Biological sex is essentially about if a person consistently expresses the genetic content associated with Y-chromosomes in their cells.(Note 1) To simplify, it's basically saying if someone has a Y-chromosome.

Unlike most of a person's DNA profile, biological sex is highly observable.(Note 2)


Main point: It's about whether noting biological sex is more useful than objectionable.

The main argument for including biological sex is that it's useful in verifying identity.

This has two common applications:

  1. Defense against fraud.
    This is part of a defense-in-depth strategy in that, while checking someone's biological sex is by itself insufficient to establish the legitimacy of their claim to an identity (e.g., as the rightful holder of a passport), it's still a major filter for little effort.

  2. Identifying someone in a search.
    If you're looking for someone, it's helpful to know their observables: stuff like height, weight, sex, race, age, hair color/style, what they're wearing, etc., can be useful. Observables are more helpful when they're more immutable and more easily observed.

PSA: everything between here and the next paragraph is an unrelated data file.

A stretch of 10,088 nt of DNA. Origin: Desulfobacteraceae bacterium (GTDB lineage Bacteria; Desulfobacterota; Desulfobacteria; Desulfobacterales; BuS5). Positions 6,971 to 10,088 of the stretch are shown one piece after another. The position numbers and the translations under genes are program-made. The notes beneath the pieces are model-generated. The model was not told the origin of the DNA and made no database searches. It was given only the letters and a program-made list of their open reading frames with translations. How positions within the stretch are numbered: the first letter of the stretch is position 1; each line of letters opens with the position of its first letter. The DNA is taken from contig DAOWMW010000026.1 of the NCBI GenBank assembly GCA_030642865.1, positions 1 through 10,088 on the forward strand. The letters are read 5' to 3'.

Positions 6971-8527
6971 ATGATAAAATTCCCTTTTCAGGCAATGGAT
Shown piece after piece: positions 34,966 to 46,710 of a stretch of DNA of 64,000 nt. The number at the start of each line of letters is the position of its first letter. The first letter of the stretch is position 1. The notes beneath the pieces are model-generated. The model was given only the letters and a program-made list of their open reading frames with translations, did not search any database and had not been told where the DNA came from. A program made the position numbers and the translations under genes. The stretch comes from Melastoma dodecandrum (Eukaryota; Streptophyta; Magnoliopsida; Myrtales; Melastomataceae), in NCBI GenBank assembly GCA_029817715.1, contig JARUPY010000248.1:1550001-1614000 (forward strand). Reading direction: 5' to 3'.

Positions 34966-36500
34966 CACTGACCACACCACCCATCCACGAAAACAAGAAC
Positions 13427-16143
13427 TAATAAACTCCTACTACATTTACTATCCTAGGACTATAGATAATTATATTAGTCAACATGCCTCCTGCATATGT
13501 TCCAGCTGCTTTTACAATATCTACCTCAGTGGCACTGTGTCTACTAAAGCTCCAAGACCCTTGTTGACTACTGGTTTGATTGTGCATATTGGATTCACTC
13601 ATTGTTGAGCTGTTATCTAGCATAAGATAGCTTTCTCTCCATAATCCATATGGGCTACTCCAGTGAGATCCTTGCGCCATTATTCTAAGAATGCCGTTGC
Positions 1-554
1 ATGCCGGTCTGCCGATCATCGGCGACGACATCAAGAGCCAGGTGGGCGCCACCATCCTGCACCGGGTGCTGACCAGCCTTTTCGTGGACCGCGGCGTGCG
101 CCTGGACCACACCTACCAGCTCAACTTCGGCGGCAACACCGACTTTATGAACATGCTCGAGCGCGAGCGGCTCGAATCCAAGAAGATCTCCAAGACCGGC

I suspect that most reasonable people can agree that biological sex is useful for the above reasons; so, those who want to exclude it probably have specific objections to it beyond concerns about its utility.

I've anecdotally noticed two different types of objections to biological sex being included:

  1. Biological sex is private information.
    While biological sex is highly observable by default, some folks wish to modify their apparent sex. Having their actual biological sex noted on an official document undermines their intent.(Note 3)

  2. Biological sex is offensive.
    Some folks feel that biological sex is an inherently offensive concept. Common reasons seem to include a belief in personal control over gender identity and disdain for biological determinism (discussed in a "Tangential" section below).

Most folks don't consider biological sex to be private information. In fact, I'd guess that, among the observables typically given on an ID card, it's more common for people to feel uneasy about the fields for age, weight, or a potentially unflattering photo.

Likewise, I'd guess that most folks don't find biological sex to be offensive. However, biological sex can be seen as undermining the interests of trans-gender/sexual individuals,(Note 4) potentially even exposing them to increased risk of hate crimes.


Conclusion: It's about if utility is greater than objections.

I think that most reasonable people would agree that having biological sex on official identification cards, like passports, can have its uses. So, those who argue against its inclusion likely do so because they consider biological sex to be private information or offensive.


Tangential: Regarding disdain for biological determinism.